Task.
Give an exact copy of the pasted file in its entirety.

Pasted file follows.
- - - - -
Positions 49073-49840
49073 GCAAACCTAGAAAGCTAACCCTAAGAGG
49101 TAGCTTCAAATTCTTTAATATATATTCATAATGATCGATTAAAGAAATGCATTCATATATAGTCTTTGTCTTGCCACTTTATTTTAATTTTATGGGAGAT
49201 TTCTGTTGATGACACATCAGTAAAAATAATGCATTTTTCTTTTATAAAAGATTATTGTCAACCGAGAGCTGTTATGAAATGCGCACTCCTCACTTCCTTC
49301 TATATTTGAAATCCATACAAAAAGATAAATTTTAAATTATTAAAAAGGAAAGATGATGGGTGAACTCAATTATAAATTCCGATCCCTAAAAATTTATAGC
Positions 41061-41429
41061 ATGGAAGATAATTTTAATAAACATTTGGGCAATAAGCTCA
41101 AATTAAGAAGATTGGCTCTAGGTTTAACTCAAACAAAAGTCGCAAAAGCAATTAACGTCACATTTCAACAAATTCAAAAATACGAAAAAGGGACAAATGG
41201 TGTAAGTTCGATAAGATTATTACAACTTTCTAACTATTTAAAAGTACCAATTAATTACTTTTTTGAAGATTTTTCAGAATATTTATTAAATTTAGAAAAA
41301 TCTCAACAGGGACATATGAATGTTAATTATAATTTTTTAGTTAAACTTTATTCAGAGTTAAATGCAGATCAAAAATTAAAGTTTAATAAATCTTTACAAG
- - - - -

Positions 49073-49840
49073 GCAAACCTAGAAAGCTAACCCTAAGAGG
49101 TAGCTTCAAATTCTTTAATATATATTCATAATGATCGATTAAAGAAATGCATTCATATATAGTCTTTGTCTTGCCACTTTATTTTAATTTTATGGGAGAT
49201 TTCTGTTGATGACACATCAGTAAAAATAATGCATTTTTCTTTTATAAAAGATTATTGTCAACCGAGAGCTGTTATGAAATGCGCACTCCTCACTTCCTTC
49301 TATATTTGAAATCCATACAAAAAGATAAATTTTAAATTATTAAAAAGGAAAGATGATGGGTGAACTCAATTATAAATTCCGATCCCTAAAAATTTATAGC
Positions 41061-41429
41061 ATGGAAGATAATTTTAATAAACATTTGGGCAATAAGCTCA
41101 AATTAAGAAGATTGGCTCTAGGTTTAACTCAAACAAAAGTCGCAAAAGCAATTAACGTCACATTTCAACAAATTCAAAAATACGAAAAAGGGACAAATGG
41201 TGTAAGTTCGATAAGATTATTACAACTTTCTAACTATTTAAAAGTACCAATTAATTACTTTTTTGAAGATTTTTCAGAATATTTATTAAATTTAGAAAAA
41301 TCTCAACAGGGACATATGAATGTTAATTATAATTTTTTAGTTAAACTTTATTCAGAGTTAAATGCAGATCAAAAATTAAAGTTTAATAAATCTTTACAAG